Re: More filesystem need this fix (xfs: use MMAPLOCK around filemap_map_pages())
From: Linus Torvalds
Date: Mon Sep 21 2020 - 12:27:10 EST
On Mon, Sep 21, 2020 at 2:11 AM Jan Kara <jack@xxxxxxx> wrote:
> Except that on truncate, we have to unmap these
> anonymous pages in private file mappings as well...
I'm actually not 100% sure we strictly would need to care.
Once we've faulted in a private file mapping page, that page is
"ours". That's kind of what MAP_PRIVATE means.
If we haven't written to it, we do keep things coherent with the file,
but that's actually not required by POSIX afaik - it's a QoI issue,
and a lot of (bad) Unixes didn't do it at all.
So as long as truncate _clears_ the pages it truncates, I think we'd
actually be ok.
The SIGBUS is supposed to happen, but that's really only relevant for
the _first_ access. Once we've accessed the page, and have it mapped,
the private part really means that there are no guarantees it stays
In particular, obviously if we've written to a page, we've lost the
association with the original file entirely. And I'm pretty sure that
a private mapping is allowed to act as if it was a private copy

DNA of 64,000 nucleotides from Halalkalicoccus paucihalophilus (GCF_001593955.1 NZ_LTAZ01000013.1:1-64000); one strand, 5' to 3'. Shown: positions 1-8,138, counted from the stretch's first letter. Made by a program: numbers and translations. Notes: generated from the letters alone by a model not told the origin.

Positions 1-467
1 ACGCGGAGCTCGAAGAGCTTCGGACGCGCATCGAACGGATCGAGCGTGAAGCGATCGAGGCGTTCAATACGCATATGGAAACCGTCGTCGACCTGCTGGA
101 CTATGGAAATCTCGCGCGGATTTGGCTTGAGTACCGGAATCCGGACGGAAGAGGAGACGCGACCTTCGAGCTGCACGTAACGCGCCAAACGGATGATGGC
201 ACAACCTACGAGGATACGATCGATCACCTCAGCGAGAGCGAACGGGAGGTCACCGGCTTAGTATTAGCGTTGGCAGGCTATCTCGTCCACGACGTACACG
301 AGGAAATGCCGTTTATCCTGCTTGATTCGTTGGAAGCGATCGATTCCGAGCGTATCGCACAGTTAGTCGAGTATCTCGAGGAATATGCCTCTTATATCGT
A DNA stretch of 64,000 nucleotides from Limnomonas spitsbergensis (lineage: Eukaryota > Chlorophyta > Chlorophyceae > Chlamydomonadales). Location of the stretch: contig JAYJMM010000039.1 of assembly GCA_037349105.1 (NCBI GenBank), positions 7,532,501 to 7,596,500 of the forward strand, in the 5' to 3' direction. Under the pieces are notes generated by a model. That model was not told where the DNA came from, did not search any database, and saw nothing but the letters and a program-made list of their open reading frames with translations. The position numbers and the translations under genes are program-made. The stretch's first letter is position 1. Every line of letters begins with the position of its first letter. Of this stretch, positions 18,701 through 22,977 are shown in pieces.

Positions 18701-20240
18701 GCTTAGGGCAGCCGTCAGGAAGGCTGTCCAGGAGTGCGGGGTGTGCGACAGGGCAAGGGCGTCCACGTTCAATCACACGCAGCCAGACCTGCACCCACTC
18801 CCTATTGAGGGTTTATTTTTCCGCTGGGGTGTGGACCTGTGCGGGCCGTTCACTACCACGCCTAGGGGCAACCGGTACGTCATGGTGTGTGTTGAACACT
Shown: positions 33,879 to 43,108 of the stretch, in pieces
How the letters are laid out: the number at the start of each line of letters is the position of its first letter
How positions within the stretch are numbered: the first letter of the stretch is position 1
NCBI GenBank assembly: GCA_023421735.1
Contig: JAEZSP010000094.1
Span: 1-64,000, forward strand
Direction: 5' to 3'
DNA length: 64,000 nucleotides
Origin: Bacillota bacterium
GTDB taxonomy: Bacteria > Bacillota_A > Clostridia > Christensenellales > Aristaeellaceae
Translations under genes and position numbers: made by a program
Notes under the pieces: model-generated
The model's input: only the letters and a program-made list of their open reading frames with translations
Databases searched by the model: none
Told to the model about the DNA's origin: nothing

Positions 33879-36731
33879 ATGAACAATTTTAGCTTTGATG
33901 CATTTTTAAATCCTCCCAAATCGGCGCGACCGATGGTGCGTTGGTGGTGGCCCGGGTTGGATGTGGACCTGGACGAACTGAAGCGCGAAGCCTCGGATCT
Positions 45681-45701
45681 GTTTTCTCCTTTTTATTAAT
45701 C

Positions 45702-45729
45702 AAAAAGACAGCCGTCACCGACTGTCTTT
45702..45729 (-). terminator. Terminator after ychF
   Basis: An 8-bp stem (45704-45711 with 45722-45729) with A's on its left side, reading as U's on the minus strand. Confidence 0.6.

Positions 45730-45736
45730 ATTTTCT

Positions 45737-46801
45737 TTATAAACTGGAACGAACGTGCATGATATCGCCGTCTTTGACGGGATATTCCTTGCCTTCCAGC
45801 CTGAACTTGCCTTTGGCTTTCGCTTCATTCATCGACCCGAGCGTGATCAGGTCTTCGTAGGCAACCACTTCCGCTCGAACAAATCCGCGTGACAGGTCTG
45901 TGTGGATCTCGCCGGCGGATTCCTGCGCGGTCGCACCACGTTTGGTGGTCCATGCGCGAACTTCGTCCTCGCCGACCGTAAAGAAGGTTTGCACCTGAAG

without that association in the first place.
That said, this _is_ a QoI thing, and in Linux we've generally tried
quite hard to stay as coherent as possible even with private mappings.
In fact, before we had real shared file mappings (in a distant past,
long long ago), we allowed read-only shared mappings because we
internally turned them into read-only private mappings and our private
mappings were coherent.
And those "fake" read-only shared mappings actually were much better
than some other platforms "real" shared mappings (*cough*hpux*cough*)
and actually worked with things that mixed "write()" and "mmap()" and
Admittedly the only case I'm aware of that did that was nntpd or
something like that. Exactly because a lot of Unixes were *not*
coherent (either because they had actual hardware cache coherency
issues, or because their VM was not set up for it).